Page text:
10. Rashard Mendenhall

Credit: Justin K. Aller/Getty Images
  • Drafted: 23rd (Round One)
  • College: Illinois
  • Playing career: 2008-2012 (Steelers), 2013 (Cardinals)
  • Career stats: 4,236 yards, 37 touchdowns, 72 games (63 starts)
  • NFL awards: Super Bowl XLIII champion

Mendenhall rushed for 1,681 yards and 17 touchdowns in his senior season for Illinois and was selected 23rd overall by the Pittsburgh Steelers. He struggled with fumbles early in his career and played in only four games in his rookie season due to fracturing his shoulder blade. The Steelers won the Super Bowl that year but he did not play due to the injury.

The following seasons saw success for Mendenhall as he rushed for 1,000+ yards in 2009-2010. An ACL injury ended his 2011 season and a suspension hurt his 2012 season. He played in 2013 for the Arizona Cardinals and rushed for 687 yards and eight touchdowns. He retired after the season and changed careers as a writer. He currently works as a story editor for HBO’s Ballers.

9. Danny Woodhead

Credit: Hannah Foslien/Getty Images
  • Drafted: Undrafted
  • College: Chadron State
  • Playing career: 2008-2010 (Jets), 2010-2012 (Patriots), 2013-2016 (Chargers), 2017 (Ravens)
  • Career stats: 2,238 yards, 15 touchdowns, 101 games (14 starts)
  • NFL awards: None

Woodhead signed with the New York Jets in 2008 but spent his rookie season on injured reserve. After a two and a half year stint in New York, he signed with the New England Patriots, where he became a solid offensive weapon in the offense.

He spent the later part of his career with the Chargers and Ravens but was injured for the majority of his time and retired in 2017. Still, the former two-time Division II MVP had a solid career.

8. BenJarvus Green-Ellis

Credit: Getty Images
  • Drafted: Undrafted
  • College: Ole Miss
  • Playing career: 2008-2011 (Patriots), 2012-2013 (Bengals)
  • Career stats: 3,914 yards, 42 touchdowns, 84 games (51 starts)
  • NFL awards: None

Green-Ellis, nicknamed “The Law Firm,” went undrafted but immediately signed with the New England Patriots. He was a backup for the first two years but started in his third year due to early season injuries in the Pats backfield.

He had 1,008 yards and 13 touchdowns in 2010 and rushed for 667 yards and 11 touchdowns the following year. He signed with the Cincinnati Bengals in 2012 and had another 1,000 season under his belt. He last played in 2013 with the Bengals. Not a bad career for a guy who did not hear his name called on draft night.

7. Darren McFadden

Credit: Cary Edmondson/USA Today Sports
  • Drafted: 4th (Round One)
  • College: Arkansas
  • Playing career: 2008-2014 (Raiders), 2015-2017 (Cowboys)
  • Career stats: 5,421 yards, 28 touchdowns, 103 games (74 starts)
  • NFL awards: None

McFadden was an absolute star for the Arkansas Razorbacks. In three seasons, he rushed for 4,590 yards and had 41 touchdowns. He was also a factor in the receiving game and even played quarterback for a few snaps, passing for seven touchdowns during his time there.

McFadden was high on a lot of draft boards and was viewed as the next best running back in the NFL and was selected with the fourth selection in the 2008 draft. He had his moments for the Silver and Black, including 1,157 yards and seven touchdowns in 2010 but was never able to replicate the success he had in college. Injuries were a huge part of it but when healthy, he struggled on the field and other running backs like Justin Fargas and Latavius Murray seemingly played a lot better.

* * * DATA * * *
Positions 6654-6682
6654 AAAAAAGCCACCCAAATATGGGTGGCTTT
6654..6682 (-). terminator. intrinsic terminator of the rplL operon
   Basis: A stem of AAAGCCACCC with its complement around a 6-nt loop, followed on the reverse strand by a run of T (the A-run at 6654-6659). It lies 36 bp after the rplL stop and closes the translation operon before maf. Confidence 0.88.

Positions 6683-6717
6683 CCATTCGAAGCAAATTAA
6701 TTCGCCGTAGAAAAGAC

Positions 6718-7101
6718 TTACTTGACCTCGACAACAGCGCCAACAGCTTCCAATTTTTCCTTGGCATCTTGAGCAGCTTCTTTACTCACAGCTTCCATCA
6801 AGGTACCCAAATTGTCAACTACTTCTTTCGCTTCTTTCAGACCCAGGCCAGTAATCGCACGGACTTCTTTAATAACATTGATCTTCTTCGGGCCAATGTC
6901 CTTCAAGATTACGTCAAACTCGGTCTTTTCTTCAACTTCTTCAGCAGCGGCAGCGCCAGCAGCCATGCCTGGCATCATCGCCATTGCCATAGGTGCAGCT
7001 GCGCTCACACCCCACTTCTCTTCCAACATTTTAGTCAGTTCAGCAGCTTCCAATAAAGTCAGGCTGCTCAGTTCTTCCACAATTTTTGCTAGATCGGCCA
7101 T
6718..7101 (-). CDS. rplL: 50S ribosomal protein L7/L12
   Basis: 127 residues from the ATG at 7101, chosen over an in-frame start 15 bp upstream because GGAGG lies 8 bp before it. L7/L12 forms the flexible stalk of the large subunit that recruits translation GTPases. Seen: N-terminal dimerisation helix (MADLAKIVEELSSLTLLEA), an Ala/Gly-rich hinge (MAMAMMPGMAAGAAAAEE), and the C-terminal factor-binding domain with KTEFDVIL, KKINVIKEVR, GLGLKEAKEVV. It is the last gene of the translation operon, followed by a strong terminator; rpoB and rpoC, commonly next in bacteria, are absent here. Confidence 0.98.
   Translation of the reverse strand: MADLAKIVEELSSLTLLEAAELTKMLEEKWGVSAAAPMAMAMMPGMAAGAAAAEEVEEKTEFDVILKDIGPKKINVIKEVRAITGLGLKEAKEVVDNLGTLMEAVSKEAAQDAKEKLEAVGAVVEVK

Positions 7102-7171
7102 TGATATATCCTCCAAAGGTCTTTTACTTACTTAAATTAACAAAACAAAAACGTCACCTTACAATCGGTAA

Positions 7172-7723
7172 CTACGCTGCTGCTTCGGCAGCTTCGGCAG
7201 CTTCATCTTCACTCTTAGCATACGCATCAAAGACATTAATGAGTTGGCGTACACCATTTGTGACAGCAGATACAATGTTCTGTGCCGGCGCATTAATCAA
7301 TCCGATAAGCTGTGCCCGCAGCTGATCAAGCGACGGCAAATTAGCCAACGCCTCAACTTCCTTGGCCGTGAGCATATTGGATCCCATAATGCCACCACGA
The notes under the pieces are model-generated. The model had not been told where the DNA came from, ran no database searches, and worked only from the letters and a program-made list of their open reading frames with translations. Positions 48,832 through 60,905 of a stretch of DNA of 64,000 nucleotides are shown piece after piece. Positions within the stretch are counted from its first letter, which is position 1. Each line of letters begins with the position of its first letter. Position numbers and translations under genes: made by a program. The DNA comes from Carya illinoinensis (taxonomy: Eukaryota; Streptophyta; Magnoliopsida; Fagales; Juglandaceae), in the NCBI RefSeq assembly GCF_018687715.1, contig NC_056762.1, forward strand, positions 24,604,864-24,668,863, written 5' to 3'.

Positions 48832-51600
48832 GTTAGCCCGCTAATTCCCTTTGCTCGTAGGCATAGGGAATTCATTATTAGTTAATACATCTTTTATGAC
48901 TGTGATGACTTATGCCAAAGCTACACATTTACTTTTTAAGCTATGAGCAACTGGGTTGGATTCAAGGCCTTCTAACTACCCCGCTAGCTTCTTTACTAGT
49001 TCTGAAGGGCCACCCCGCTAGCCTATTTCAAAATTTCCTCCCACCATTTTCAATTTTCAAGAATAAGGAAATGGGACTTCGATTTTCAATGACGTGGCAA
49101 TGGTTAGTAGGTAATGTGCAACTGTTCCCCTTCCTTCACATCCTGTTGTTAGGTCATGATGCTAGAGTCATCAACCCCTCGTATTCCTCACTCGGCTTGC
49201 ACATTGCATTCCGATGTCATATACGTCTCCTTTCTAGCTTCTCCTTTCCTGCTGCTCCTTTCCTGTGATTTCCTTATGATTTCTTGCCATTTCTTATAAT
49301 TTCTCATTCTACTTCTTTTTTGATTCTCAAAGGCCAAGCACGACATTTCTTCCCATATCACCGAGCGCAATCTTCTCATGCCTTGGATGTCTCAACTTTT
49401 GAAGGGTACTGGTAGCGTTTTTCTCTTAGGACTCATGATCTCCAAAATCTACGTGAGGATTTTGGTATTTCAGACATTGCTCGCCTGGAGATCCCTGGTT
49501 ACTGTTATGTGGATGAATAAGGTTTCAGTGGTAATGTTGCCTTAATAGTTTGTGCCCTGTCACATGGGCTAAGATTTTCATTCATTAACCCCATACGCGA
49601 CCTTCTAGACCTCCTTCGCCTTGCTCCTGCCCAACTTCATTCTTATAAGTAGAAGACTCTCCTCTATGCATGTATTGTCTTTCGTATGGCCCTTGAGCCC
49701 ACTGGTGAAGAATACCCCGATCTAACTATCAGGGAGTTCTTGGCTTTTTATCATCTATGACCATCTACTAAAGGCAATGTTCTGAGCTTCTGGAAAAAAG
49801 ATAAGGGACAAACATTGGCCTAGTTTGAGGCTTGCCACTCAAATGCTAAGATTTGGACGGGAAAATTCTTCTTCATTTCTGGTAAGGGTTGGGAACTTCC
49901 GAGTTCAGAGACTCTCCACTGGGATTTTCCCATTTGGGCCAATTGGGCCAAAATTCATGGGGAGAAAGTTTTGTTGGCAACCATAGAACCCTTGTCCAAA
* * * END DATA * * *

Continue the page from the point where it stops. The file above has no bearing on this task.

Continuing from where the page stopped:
He signed with the Dallas Cowboys in 2015 and rushed for 1,089 yards but the drafting of Ezekiel Elliott and signing of Alfred Morris buried him on the depth chart and played sparingly. After being released during the 2017 season, McFadden retired from the NFL. While he was decent during his time in the NFL, he never lived up the high draft selection.

6. Justin Forsett

Credit: Matt Hazlett/Getty Images
  • Drafted: 233rd (Round Seven)
  • College: California
  • Playing career: 2008 (Seahawks), 2008 (Colts), 2008-2011 (Seahawks), 2012 (Texans), 2013 (Jaguars), 2014-2016 (Ravens), 2016 (Lions), 2016 (Broncos)
  • Career stats: 3,890 yards, 19 touchdowns, 122 games (37 starts)
  • NFL awards: 1x Pro Bowl (2014)

Normally, seventh-round selections are not usually known to have an impact but Forsett broke that mold. He was mainly used as a return specialist during the early part of his career and played spot duty at the running back position.

That changed in 2014 when he signed with the Baltimore Ravens. He rushed for 1,266 yards and eight touchdowns on route to his only Pro Bowl appearance. After his 2014 season, his production went down significantly and eventually retired after the 2016 season. Not a bad career with a seventh-round selection.

5. Jonathan Stewart

Credit: Jeff Siner
  • Drafted: 13th (Round One)
  • College: Oregon
  • Playing career: 2008-2017 (Panthers), 2018 (Giants)
  • Career stats: 7,335 yards, 51 touchdowns, 134 games (64 starts)
  • NFL awards: 1x Pro Bowl (2015)

Stewart had a stellar career at Oregon, which included a 1,722 yard and 11 touchdown senior season. He was the second running back selected in 2008 and shared the backfield with DeAngelo Williams. He only had one 1,000 yard season in 2009 (1,133) but earned his only Pro Bowl nod in 2015 after rushing for 989 yards and six touchdowns. He played his final season in 2018 with the New York Giants but was limited to three games due to a foot injury.

He may have not been the superstar running back with multiple 1,000-yard seasons but he was very consistent in the backfield with Williams. He retired as the all-time rushing leader for the Panthers with 7,318 yards and second in touchdowns with 51.

4. Ray Rice